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Ocean Software Ltd
Arcade: Shoot-em-up
ZX Spectrum 128K
Multiple schemes (see individual downloads)

Other Links

Jon Pillar
Chris Bourne

It is the yew 2039 and Dr Thad Oblong's Anywhere Engine has squashed the universe to the size of a laugh and the width of a blink. Long since freed from the drudgery of everyday toil, humanity is enjoying the leisure aspects of Anywhere travel; lunch breaks in different galaxies, cheap interstellar holidays and queue jumping in pan-dimensional restaurants. Stress has passed into medical history and everything in the garden is rosy.

However, the invention of the Anywhere Engine has brought its own problems. Humanity is not alone in the universe and regrettably the many and varied citizens of creation have not taken kindly to having their resorts overcrowded and their restaurant tables double-booked. Following the terrible Service Charge Wars of 2026, the races of the universe have lived in uneasy peace, although there are still remote worlds where wise men dare not walk alone. Dramatically, yet somehow predictably, it is on one of these worlds that the tourist cruiser SS Tourist Cruiser has crashed. Her injured captain tried gallantly to lead the passengers to safety but was unable to prevent a number of them from wandering off to photograph the local flesh-tearing monstrosities. Dutifully, but with marked reluctance, the good captain has been obliged to call in professional help - namely the hardest member of Space HQ's Beserker Division.

This is where you come in. In Space Gun, you are Lieutenant-Colonel Susan Paperclip.


So runs the plot to Ocean's brand new arcade conversion. Luckily you can skip the lot without fear of missing anything vital - essentially, Space Gun is Op Wolf 3. There's one important difference. Pretend you hadn;t noticed them before and gawp at those screenshots. Yup, this game has COLOUR. The huge variety of aliens scuttle, flutter and waddle towards you in blazing shades of every colour possible. Coupled with the Speccy-straining speed at which everything moves, the overall result is pretty stunning to say the least. probably the best comparison would be if you imagined Smash TV, but bigger, in 3D and more disturbing. Tickle my chin with an egg whisk and call me Mr Squeamish, but I'm a bit unsettled by a game that has you shooting the various limbs off aliens before blasting their heads apart in gruesome polychromatic explosions. It really is incredibly violent, and more than a bit yukky.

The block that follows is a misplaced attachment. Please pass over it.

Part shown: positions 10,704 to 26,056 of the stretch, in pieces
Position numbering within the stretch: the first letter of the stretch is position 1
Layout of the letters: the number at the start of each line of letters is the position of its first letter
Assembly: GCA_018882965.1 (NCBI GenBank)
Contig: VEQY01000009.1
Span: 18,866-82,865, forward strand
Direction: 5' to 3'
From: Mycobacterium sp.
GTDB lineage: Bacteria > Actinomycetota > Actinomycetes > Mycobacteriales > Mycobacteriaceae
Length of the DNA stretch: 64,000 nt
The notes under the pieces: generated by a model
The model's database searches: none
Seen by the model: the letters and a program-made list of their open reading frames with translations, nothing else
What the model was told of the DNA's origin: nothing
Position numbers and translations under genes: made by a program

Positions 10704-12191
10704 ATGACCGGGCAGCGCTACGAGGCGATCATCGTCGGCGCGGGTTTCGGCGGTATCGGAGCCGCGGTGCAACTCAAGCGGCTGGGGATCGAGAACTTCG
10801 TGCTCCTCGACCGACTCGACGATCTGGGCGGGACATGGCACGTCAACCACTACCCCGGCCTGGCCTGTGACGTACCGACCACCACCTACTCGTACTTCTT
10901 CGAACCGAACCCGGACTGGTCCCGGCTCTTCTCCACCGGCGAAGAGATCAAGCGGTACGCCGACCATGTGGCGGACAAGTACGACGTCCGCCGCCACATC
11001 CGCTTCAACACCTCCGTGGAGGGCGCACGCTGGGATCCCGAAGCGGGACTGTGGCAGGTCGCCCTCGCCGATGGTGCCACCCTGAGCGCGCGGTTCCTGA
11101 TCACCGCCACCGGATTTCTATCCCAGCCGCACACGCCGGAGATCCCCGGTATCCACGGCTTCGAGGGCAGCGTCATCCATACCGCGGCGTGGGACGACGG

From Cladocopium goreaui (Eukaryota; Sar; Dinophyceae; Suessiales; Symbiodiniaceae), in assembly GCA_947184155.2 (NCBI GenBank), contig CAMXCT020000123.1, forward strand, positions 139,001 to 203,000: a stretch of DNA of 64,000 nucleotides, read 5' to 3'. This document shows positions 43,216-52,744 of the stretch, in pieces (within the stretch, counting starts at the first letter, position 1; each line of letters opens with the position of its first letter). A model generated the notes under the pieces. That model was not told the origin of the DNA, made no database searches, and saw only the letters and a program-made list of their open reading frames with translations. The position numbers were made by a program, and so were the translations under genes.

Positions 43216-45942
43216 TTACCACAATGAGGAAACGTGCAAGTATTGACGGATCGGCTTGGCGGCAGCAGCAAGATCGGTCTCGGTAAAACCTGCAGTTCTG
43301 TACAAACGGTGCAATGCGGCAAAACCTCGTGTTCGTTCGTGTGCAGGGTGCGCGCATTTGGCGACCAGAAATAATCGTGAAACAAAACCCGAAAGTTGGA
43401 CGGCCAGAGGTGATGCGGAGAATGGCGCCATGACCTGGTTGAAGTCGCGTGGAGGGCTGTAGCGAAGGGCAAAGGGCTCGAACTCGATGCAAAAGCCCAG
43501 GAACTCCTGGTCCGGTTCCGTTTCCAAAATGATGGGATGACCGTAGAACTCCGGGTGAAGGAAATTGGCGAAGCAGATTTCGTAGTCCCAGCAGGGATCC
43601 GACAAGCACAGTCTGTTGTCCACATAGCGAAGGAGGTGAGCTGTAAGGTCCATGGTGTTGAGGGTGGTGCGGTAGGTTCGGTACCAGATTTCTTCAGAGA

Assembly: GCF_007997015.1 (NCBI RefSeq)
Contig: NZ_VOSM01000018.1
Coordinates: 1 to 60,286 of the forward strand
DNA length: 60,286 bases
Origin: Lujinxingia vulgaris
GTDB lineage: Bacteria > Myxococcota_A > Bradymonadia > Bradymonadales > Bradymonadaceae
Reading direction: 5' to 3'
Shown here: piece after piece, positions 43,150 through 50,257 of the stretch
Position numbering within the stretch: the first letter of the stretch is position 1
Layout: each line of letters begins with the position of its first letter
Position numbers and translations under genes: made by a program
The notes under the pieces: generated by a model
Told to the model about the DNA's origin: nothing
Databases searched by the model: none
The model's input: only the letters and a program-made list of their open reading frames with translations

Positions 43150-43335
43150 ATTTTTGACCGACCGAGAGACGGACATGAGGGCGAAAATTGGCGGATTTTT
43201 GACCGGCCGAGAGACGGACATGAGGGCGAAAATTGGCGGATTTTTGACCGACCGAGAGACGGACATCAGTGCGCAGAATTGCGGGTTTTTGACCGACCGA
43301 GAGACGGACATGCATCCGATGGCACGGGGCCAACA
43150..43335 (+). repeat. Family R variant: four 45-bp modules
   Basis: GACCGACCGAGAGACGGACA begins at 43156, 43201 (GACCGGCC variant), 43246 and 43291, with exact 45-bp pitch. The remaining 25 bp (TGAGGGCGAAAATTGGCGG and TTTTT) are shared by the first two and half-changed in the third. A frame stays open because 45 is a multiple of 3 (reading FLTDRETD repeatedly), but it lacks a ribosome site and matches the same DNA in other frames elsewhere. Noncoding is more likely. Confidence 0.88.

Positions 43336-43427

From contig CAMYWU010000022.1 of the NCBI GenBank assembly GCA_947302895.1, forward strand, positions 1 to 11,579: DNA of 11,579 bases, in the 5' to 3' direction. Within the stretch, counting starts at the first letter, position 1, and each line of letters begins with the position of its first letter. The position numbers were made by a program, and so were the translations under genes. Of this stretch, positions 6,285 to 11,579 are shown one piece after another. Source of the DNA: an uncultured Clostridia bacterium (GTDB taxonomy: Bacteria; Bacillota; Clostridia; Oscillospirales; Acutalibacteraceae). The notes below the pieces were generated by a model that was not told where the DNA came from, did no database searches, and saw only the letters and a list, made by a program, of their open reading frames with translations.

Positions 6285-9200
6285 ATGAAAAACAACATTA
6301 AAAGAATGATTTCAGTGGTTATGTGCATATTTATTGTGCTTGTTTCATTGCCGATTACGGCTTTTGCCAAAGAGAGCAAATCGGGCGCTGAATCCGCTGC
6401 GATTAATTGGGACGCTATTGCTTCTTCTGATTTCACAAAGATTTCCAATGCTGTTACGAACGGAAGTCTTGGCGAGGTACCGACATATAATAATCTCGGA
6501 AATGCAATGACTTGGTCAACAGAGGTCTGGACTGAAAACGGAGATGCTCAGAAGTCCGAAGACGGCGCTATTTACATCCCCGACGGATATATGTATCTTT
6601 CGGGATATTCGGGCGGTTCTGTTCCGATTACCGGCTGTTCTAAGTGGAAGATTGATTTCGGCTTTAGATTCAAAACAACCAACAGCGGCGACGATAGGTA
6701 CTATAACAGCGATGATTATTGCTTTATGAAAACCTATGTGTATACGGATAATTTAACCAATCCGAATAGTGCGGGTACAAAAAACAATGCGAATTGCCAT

Still, I can't condemn a game just because I'm a scaredy cat. Playing Space Gun is a lot of fun - the action is furious and unrelenting and beasties spring out from every angle as you progress through both horizontally and 3D-scrolling sections. There are power-ups for additional energy and nastier weapons, and occasionally you'll find a lost tourist who needs a bit of covering fire as he stumbles aimlessly across the screen. On the presentation side, there are loads of neat touches such as the motion scanner, the little "Ouch!" balloons which appear when you're hit, and the way you can (ugh) shoot off the claws of the bigger aliens to stop them attacking you. In short, it's a slick piece of programming, chock-full of action, with tough and exciting gameplay.

Despite this, there's a major problem. To go back to the comparisons with Smash TV, no matter how frenetic that game became, you could always follow what was going on. here, once more than two aliens are on screen, it's practically impossible to keep track of your blue gunsight. Instead of which-beastie-should-I-hit-first strategies, you're reduced to blasting away at random in the hope of hitting something. It's a massive flaw, and one which affects the final rating enormously. Which is a shame, because Space Gun is a real attack on the senses. Basically, it looks fabulous, it sounds fabulous and it's jolly good fun in the short term. Unfortunately, any lasting appeal has been effectively ruined by the fact that you can't work out what the hecks's going on.

A gory giant of a game that's sadly impossible to follow.


Banner Text


By far the most sensible explanation of mankind's apparent solitude in the universe is provided by Watterson's Theorem. This holds that "probably the surest sign of intelligent life in space is that none of it has tried to contact us."


The alien in The Thing

The thing in Alien

The surprised-looking bald guy from that episode of Star Trek

The aliens in Aliens

Richard O'Brien

Screenshot Text

Alicia struggled bravely to subdue the monster. It was rather inconvenient, she mused, but collecting worms was an essential part of the exciting sport of fishing.

This screenshot illustrates most simply the main fault of the game. Just what on earth is going on?

Barnaby had barely risen from his bed when yet another intergalactic distress signal blared over the loudspeakers. It was going to be one of those days.

Does anybody actually read these captions? No? Well I won't bother with this one then.

It was dark in the station. An alien switched on the light.